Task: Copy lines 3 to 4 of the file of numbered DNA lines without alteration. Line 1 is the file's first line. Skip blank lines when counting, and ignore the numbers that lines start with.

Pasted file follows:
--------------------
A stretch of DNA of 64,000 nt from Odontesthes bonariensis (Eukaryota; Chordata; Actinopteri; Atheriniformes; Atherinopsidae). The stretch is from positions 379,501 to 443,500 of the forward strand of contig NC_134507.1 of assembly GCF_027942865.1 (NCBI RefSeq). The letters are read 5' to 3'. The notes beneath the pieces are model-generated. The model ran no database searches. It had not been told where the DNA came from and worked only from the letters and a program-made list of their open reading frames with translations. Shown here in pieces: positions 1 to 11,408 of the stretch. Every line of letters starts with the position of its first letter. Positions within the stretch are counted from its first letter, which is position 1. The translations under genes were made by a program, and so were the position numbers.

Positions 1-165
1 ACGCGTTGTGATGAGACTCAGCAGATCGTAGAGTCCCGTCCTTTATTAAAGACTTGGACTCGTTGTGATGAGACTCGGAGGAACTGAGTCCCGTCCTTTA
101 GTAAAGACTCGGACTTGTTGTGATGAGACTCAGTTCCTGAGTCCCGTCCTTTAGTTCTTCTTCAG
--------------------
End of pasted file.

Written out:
1 ACGCGTTGTGATGAGACTCAGCAGATCGTAGAGTCCCGTCCTTTATTAAAGACTTGGACTCGTTGTGATGAGACTCGGAGGAACTGAGTCCCGTCCTTTA
101 GTAAAGACTCGGACTTGTTGTGATGAGACTCAGTTCCTGAGTCCCGTCCTTTAGTTCTTCTTCAG